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Wednesday, July 23, 2014

Arafat promises of reforms provoke skepticism

Thursday, May 16, 2002

RAMALLAH, West Bank -- Yasser Arafat responded Wednesday to mounting dissatisfaction of his rule in a rambling speech that included rare self-criticism and a pledge of new elections and government reform. But his address was short on specifics, and critics said similar promises in the past evaporated without action.

Arafat has run the Palestinian territories virtually unchallenged since Israel permitted his return from exile eight years ago. While his position appears solid for now, Arafat is facing greater political pressure than at any time during his rule.

The heat is coming from the United States and European countries, some Arab states, the Palestinians and also the Israeli government, who are demanding various changes: reorganizing Palestinian security forces to prevent terror attacks, rooting out chronic corruption, and restructuring the government to end the concentration of power in Arafat's hands.

Arafat acknowledged he has made mistakes, but heaped most of the blame for the current crisis on Israel, dedicating large parts of his speech to parliament to listing the damage caused during Israel's six-week military offensive.

"Matters have been going in the wrong direction as a result of the Israeli government's attitude," Arafat said. "Our internal situation after the recent Israeli attacks needs a comprehensive review of all aspects of our life."

He also reiterated his opposition to attacks on Israeli civilians and said he remained committed to a negotiated peace deal.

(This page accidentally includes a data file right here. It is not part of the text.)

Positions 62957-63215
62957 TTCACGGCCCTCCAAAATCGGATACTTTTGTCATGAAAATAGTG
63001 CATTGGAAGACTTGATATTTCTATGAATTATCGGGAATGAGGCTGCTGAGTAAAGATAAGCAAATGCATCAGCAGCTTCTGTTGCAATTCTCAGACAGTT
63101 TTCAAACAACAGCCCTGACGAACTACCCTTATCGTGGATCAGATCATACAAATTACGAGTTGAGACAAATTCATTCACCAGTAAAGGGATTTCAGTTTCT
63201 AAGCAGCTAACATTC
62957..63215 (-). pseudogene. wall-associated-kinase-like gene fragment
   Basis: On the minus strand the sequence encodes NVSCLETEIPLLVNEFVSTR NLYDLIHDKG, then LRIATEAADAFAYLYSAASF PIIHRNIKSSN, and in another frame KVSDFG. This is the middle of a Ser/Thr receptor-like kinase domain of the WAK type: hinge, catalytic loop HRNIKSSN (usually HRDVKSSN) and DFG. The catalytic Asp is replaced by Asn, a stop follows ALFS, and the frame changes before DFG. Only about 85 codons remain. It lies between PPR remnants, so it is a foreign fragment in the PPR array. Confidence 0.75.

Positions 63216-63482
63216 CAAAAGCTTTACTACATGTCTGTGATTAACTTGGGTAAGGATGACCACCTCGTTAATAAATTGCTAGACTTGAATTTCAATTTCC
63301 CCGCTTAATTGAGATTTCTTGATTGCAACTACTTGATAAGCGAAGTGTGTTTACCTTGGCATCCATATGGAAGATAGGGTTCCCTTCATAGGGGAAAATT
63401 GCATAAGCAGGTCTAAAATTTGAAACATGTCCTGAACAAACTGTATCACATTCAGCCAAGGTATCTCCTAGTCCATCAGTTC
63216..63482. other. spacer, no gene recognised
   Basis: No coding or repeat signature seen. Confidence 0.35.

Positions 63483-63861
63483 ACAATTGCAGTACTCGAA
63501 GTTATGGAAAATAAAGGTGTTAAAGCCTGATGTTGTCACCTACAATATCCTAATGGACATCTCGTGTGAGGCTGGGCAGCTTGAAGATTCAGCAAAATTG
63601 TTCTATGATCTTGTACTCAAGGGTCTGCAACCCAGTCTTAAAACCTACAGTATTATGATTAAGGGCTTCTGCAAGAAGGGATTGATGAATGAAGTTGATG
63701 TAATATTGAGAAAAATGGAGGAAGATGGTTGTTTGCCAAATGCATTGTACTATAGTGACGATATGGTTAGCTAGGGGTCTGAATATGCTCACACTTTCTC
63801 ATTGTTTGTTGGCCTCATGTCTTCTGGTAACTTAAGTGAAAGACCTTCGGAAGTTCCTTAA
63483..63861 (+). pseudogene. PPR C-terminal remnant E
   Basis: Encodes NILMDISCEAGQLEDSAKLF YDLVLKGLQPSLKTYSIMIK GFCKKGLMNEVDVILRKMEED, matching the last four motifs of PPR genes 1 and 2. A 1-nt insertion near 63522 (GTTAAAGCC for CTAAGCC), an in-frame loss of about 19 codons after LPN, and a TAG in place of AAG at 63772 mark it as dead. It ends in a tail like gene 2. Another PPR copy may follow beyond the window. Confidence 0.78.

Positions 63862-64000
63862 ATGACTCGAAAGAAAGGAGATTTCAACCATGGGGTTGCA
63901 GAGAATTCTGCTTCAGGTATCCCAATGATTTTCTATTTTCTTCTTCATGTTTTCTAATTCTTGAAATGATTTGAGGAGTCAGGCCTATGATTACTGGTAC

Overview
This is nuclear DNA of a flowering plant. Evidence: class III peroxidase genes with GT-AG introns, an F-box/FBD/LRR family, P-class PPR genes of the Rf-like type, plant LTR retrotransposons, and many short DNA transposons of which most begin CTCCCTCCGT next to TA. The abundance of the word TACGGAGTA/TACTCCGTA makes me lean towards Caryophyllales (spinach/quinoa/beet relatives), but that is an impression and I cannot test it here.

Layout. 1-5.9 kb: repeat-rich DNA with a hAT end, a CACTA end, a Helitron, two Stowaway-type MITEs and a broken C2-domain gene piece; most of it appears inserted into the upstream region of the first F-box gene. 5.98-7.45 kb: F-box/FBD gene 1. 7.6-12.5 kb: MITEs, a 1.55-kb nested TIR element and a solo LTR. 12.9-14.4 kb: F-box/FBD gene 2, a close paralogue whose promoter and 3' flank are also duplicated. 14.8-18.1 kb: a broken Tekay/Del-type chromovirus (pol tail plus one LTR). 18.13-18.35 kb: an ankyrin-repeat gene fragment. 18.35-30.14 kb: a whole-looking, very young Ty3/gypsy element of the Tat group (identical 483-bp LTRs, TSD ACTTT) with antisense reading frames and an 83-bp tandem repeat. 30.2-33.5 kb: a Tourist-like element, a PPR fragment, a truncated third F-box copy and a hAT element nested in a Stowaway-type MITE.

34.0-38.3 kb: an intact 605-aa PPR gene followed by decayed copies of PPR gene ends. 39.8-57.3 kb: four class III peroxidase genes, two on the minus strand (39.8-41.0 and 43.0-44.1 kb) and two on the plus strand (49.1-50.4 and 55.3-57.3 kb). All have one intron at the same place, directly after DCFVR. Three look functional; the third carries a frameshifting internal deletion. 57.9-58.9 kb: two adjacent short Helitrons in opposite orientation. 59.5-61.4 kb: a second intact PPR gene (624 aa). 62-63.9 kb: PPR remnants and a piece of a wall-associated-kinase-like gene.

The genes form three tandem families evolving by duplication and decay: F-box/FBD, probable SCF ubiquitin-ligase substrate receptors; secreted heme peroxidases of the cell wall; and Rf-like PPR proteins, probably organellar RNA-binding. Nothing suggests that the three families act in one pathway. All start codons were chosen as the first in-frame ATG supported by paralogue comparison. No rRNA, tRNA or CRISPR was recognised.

"Palestinian and Arabic public opinion have reached a point where they agree such operations do not serve our goals," Arafat said. "On the contrary it creates the hatred within the international community which was behind the creation of Israel."

Israel responded with skepticism. A spokesman for Israeli Prime Minister Ariel Sharon, Raanan Gissin, said Arafat "talks about reform but that is because of a tactical need to respond to pressure coming from the United States."

Foreign Minister Shimon Peres said a positive element was Arafat's speaking out against incitement to violence against Israel. However, Peres said: "These words must be accompanied by an uncompromising fight against terrorism, by a consolidation of all Palestinian armed forces under a single authority."

The Bush administration welcomed Arafat's speech cautiously. White House spokesman Ari Fleischer said, "Yasser Arafat's words are positive. What's important, and the president will wait and see, is whether there will be any action."

Palestinian support for Arafat has taken a sharp turn in recent weeks. When Israeli troops moved into Palestinian towns last month, confining Arafat to his Ramallah office, many Palestinians supported him, viewing the action as part of a larger attack on Palestinian aspirations for statehood.


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